Another also excellent speech was made last week at the RNC. Ann Romney, by nearly all accounts, stole the show in Tampa from her husband. And, unlike the equally artful address made by vice presidential candidate Paul Ryan, her speech wasn't ruined by a bunch of spoil-sport fact-checkers afterwards.

(Yes, I admit that I believe she and Mitt ate a lot of tuna on an ironing board. Why this helps a millionaire governor's son relate to the middle class is beyond me, but I do believe it.)

Regardless of your party affiliation or the platform you believe in, isn't it interesting that the wives have been pulled out to stump for their husbands this year? With both women rising to the occasion so well, it seems that the election may be a popularity contest with a twist ...

Who would you rather have — playing hostess — in the White House?

Don't get me wrong. I loved, loved, loved Michelle's speech. I also absolutely admired Ann's. But, what bothers me is that these women are not policymakers or elected representatives. They are speaking to the conventions and, let's face it, to the nation, as wives. In a court of law, they wouldn't have to testify against their husbands. But, clearly they can go ahead and praise them till kingdom come.

Both were there to give us insight into our president and his opponent as people. As husbands and fathers. Both may have been there to woo the women's vote. Both were able to subtly weave their respective party platforms into their heartfelt "You can trust me, I'm just a wife and mother" addresses. Regardless of why and how and what they said, both were undeniably successful.

And their impact is enormous. In popularity polls, both wives are now leaving their husbands in the dust.

All in all, I love it that the two convention speeches that were most important, most electrifying and most far-reaching this year were made by women. Right on! 

But, I can't help but look forward to the day (soon I hope, for the sake of my daughter and her peers), when more women will be there in more official roles. And not merely as the eloquent eye-candy on the arms of a future victor and his vanquished.

Tuesday, September 4, 2012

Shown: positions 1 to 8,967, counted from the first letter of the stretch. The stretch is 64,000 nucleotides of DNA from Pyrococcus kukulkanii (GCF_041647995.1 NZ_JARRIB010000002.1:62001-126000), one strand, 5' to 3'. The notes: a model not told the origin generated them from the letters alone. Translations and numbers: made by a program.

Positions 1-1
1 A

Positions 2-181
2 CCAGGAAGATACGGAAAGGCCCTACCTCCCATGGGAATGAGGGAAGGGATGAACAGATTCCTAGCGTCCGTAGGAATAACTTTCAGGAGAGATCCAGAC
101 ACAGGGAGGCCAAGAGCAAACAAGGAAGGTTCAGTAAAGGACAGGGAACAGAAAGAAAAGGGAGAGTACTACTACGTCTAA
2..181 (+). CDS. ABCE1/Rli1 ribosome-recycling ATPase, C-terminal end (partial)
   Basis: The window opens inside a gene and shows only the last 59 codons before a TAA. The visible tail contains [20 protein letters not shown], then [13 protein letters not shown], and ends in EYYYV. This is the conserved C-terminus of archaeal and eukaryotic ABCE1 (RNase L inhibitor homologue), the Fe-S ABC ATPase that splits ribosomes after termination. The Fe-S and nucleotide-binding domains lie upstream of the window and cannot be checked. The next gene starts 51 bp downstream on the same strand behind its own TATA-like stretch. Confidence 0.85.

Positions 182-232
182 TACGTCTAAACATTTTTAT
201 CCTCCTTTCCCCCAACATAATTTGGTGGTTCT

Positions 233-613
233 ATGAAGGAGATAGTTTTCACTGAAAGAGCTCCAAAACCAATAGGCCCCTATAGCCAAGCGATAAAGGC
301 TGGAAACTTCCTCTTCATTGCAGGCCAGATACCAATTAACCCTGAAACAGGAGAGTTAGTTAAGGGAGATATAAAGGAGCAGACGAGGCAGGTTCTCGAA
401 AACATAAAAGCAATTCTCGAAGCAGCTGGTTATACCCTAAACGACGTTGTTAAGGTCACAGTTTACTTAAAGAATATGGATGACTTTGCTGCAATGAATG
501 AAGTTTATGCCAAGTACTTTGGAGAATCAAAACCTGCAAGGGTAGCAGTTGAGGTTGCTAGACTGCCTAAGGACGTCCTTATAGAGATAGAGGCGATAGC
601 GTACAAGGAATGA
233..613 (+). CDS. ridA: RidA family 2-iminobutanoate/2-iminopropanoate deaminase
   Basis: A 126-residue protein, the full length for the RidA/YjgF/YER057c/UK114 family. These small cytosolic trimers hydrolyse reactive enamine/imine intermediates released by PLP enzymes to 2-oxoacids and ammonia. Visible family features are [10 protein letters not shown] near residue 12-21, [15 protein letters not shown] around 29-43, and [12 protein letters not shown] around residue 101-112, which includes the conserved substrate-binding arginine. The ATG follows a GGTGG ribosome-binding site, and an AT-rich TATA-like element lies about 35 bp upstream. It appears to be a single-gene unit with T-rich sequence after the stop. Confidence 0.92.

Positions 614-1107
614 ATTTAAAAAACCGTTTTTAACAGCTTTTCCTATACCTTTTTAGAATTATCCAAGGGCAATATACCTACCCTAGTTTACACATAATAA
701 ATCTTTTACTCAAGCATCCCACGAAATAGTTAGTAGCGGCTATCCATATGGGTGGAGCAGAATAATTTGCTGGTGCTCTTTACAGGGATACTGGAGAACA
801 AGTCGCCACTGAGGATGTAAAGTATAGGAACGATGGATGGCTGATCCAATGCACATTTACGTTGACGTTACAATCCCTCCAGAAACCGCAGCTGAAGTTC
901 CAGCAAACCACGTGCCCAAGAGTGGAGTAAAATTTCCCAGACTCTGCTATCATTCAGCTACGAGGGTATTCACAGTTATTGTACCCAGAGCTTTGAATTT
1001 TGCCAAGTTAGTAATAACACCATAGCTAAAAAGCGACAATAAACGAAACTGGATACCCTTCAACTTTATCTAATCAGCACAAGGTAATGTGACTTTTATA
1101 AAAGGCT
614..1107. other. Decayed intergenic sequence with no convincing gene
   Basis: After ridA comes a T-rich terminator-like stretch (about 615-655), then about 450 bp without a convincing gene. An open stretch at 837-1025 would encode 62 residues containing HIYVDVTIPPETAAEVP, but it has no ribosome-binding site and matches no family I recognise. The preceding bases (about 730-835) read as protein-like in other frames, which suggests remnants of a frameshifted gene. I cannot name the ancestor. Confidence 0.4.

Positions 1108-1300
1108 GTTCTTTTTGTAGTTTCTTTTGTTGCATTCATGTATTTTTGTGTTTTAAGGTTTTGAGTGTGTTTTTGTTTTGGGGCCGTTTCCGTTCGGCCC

Hello, High School

After what felt like the shortest summer on record, I dropped my daughter off at high school this morning. Well, technically I dropped her off at the community center down the hill from the high school. It may have been raining. She may have been nervous. But, she sure as Shinola wasn't going to be seen getting out of her mom's car. 

C'mon, she's not a kid anymore.

She had many many questions. Were the seniors (who were driving around town honking their horns early this morning) going to pick on the freshmen? Was the Honors English teacher really going to give them a quiz on David Copperfield? Should she have worn shorts instead of jeans? What if she got lost between Bio and Music in a Digital World? What if she didn't know anyone in her classes? What if she didn't have anyone to sit with at lunch? 

What if ... ? What if ... ? What if ... ?

I had just one question. Where did the years go?

We dropped her off at school for the first time twelve years ago. I have a picture of my tiny girl in an adorable "Back to School" dress with a little backpack and patent leather Mary Janes. She was thrilled to start preschool, and I pretty much kept it together. (The one thing that triggered a lump in my throat and tears in my eyes was the sight of a row of little coat hooks with names above them outside her classroom.)

The picture-taking (if not the lump and tears) remains a tradition. I always say, "Wait, I have to take a picture for Grandma," but in reality the photo is as much for me as anyone. This morning's was shot on our back patio next to the tomato plants that are already dwindling away — another sign that summer is over. My daughter looked cool in a "High school? No big deal," kinda way. Jeans, a loose geometric top over a skinny tank, multicolored Converse sneakers. She's wearing a barrette on one side. Our attempt to give her poker straight hair a bit of a wave by braiding it last night was pretty much an epic fail.

Nevertheless, she was there bright and early, gathering some friends and her courage and ready (or "ready or not") for it all to begin.

One thing I have learned is that it is absolutely of no use whatsoever to relate your teen's current trials and tribulations to your own history. (Or, should I say "ancient history?") I try to remember if I was nervous about starting high school myself. But our experiences are not apples-to-apples. 

She's going into a fairly large, suburban, co-ed school. I went to a quite small test school in a big city, which had been single-sex for more than a century. 

She's an active, free spirit who would rather muck out a stall than crack open a textbook. I was a bit of a nerd who preferred classes to practically anything else. Honestly. Family lore often recounts my sorrow when other kids, friends from my mother's midwest home state, got to go back to school two weeks before I did. I would sit on my grandmother's front porch and watch the school bus go by and pout.